This paper analyzes the role of lexical bundles in a corpus of over 1000 novels published in Great Britain and America between 1800 and 1905. The two key contributions of the paper are: 1) to provide a taxonomy of the discourse functions of lexical bundles in nineteenth-century English and American fiction; and 2) to historicize that usage by tracking changes in our corpus over the course of the nineteenth century. We also provide some data about differences between narration and dialogue.
In expanding the unit of analysis beyond the level of the word, this paper also aims to intervene in recent methodological debates about digital humanities research on literary style. Much DH research on style in recent years—including some of the authors’ own work—has relied on a bag-of-words approach (Heuser and Le-Khac, 2012; Underwood and Sellers, 2012; for a discussion of the virtues of this approach, see Underwood, 2013). Since the terrain of higher-level lexical patterning in fiction remains under-explored, this paper contributes to the field both a methodological approach and a set of empirical results about the language of the nineteenth-century Anglo-American novel.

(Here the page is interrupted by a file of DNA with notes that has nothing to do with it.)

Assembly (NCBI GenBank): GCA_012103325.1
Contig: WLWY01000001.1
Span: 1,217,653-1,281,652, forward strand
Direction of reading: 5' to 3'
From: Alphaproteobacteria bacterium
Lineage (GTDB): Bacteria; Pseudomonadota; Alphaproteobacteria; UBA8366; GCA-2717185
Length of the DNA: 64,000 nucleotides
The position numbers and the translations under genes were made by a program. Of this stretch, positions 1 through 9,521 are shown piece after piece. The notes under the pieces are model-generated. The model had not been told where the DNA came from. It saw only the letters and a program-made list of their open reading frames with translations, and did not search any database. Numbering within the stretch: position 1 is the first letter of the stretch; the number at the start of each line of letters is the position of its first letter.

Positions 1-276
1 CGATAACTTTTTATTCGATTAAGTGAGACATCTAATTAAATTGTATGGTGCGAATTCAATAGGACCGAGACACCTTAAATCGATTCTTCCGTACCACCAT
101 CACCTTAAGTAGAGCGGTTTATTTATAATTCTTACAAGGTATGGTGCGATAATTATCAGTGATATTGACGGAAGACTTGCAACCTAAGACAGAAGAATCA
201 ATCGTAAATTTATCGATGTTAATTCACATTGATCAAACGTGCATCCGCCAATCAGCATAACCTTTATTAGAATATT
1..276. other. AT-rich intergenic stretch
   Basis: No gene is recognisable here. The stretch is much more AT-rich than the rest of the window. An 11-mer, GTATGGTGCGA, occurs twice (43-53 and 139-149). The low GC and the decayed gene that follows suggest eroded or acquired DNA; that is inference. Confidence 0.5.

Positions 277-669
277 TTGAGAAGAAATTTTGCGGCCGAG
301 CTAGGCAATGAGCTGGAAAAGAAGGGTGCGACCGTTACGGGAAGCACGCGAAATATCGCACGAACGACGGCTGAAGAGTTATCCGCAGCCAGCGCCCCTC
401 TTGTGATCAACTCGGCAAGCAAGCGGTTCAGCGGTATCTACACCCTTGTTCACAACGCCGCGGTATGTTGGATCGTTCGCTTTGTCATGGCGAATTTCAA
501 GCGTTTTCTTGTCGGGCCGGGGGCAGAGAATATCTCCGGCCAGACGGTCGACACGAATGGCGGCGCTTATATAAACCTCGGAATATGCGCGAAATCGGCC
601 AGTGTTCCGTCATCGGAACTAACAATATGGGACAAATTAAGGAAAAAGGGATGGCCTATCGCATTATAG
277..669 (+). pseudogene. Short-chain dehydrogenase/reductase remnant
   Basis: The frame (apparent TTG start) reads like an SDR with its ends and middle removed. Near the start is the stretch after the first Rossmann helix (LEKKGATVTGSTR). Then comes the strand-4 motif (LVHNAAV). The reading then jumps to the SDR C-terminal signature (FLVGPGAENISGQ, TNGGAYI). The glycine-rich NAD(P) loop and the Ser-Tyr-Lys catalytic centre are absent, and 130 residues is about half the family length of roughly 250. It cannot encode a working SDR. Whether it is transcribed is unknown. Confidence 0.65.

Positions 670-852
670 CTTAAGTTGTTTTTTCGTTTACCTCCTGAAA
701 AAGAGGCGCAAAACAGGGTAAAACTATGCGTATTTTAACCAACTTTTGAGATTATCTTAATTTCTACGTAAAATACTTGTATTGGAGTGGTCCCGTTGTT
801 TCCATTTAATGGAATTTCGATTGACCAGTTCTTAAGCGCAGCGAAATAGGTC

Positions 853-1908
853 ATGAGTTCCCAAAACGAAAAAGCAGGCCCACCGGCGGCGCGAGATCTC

Our corpus derives from two digital fiction collections (licensed to the Stanford University Libraries) by Proquest: “Early American Fiction” (805 American novels published from 1789 - 1875; and “Nineteenth-Century Fiction” (250 British novels published from 1782-1903). To extend the American corpus’ historical scope to match that of the British corpus, we added a collection of about 325 American novels published between 1875 and 1905. We selected these texts based on their inclusion in the Annals of American Literature (Ludwig and Nault, 1989) and their availability in Project Gutenberg.